Tuesday 30 December 2014

Book ~ "100 Ways to Take Better Nature & Wildlife Photographs" (2009) Guy Edwardes

From Goodreads ~ This guide is suitable for all levels of photographers. "100 Ways to Take Better Nature and Wildlife Photographs" features 100 practical and inspiring tips on every aspect of the genre.Guy Edwardes' breath-taking pictures accompany his easy-to-follow advice on a wide range of subjects from capturing the actions of large mammals to snapping wild birds and flowers in the garden. 

 With tips on everything from technique to composition, coping with extreme field conditions to Photoshop software manipulation, this is an invaluable guide for anyone with a passion for photography of the natural world.

I have three cameras ... a Canon point-and-shoot that is usually in my purse, a Nikon D5100 DSLR along with some lenses, and a Nikon CoolPix (that's in between the two). Needless to say, I take a lot of pictures.  I'm still an amateur and like reading photography books to see what professionals take pictures of and how they do it.

The content of book includes:
  • Nature and wildlife:  photography basics - keep a diary (to remember locations, conditions, angles, etc.), recording action and behaviour, legal issues, etc.
  • Technical considerations - understanding the histogram, depth of field, lenses, etc.
  • Fieldcraft - researching locations, setting up feeding stations, working from hides, etc.
  • Composition - the best focal length, natural patterns, controlling the background, etc.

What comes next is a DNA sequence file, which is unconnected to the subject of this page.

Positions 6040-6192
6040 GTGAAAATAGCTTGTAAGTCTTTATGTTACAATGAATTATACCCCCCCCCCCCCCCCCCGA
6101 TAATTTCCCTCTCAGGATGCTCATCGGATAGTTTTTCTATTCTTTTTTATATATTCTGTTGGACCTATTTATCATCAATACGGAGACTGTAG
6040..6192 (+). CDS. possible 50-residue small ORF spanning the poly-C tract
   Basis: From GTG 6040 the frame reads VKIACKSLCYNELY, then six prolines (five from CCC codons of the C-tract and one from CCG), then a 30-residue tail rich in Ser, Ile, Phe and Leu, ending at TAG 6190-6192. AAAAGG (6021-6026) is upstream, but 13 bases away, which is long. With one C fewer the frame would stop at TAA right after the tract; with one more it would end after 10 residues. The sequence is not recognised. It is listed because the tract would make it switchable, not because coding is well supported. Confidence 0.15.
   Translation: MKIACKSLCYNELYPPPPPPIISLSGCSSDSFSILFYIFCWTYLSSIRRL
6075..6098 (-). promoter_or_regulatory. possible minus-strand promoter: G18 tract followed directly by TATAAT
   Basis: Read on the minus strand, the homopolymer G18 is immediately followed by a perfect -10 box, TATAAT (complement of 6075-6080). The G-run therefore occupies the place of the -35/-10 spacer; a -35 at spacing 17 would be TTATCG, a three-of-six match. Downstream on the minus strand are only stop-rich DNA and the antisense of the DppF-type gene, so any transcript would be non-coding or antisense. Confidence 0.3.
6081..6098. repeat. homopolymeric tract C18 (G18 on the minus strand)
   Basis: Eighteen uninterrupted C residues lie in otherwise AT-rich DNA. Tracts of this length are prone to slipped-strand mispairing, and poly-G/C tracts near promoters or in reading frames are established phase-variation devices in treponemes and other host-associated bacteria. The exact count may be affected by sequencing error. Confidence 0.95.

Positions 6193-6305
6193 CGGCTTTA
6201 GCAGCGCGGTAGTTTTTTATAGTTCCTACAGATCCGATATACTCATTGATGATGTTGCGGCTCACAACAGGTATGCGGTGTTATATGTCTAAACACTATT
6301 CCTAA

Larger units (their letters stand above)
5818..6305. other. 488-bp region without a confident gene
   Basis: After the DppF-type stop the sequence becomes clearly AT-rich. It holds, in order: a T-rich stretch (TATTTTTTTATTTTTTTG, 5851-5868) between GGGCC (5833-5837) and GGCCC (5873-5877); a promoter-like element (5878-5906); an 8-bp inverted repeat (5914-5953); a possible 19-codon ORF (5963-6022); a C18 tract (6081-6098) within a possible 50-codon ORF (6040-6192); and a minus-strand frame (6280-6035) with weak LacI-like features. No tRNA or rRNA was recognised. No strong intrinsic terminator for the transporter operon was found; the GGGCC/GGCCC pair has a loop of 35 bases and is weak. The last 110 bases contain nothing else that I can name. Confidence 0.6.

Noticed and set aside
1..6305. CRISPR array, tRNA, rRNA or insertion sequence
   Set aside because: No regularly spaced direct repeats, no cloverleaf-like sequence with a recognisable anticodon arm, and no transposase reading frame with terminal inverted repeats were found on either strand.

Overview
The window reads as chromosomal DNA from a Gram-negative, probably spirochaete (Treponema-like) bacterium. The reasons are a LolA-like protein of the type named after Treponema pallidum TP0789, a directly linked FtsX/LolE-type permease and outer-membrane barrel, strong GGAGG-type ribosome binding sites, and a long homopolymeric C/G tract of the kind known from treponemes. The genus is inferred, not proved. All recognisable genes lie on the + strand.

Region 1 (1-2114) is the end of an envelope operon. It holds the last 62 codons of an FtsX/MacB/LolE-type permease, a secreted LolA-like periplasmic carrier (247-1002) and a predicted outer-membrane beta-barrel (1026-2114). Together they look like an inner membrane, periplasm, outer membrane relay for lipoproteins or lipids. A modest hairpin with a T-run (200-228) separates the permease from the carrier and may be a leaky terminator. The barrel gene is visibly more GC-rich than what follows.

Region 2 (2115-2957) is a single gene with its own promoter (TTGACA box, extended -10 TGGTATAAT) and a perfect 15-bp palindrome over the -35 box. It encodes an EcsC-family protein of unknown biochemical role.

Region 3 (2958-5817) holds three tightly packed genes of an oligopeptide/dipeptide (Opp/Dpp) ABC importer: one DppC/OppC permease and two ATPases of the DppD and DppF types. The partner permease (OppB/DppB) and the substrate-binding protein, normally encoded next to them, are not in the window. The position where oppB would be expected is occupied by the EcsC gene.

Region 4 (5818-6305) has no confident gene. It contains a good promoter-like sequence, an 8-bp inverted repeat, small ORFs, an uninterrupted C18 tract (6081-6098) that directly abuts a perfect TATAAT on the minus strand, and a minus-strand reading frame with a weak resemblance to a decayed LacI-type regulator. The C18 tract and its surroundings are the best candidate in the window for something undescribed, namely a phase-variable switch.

• Lighting - front, side, artificial, etc.
  • Photographing birds and animals - in the nest, in flight, in your garden, etc.
  • Photographing flora and fungi - with a telephoto lens, in wet weather, removing debris, etc.
  • Close-ups in nature - using a macros lens, shooting abstracts, capturing a sharp image, etc.
  • Photographing the seasons - autumn colour, cold climates, hot dry climates, etc.
  • Digital cameras and post-production  - RAW vs jpeg, finetuning, etc.

For every one of the 100 tips, there is an intro about it, a picture, a description of how the picture was set-up, where the picture was taken and the specs of the picture (the type of camera, aperture, shutter speed, tripod/beanbag, etc.), which I found helpful.  Here is a sample of one of the tips:

The pictures are inspiring ... the author obviously knows what he is doing and enjoys doing it.

I enjoyed this book ... though there is a lot of information, I found that I understand most of it.

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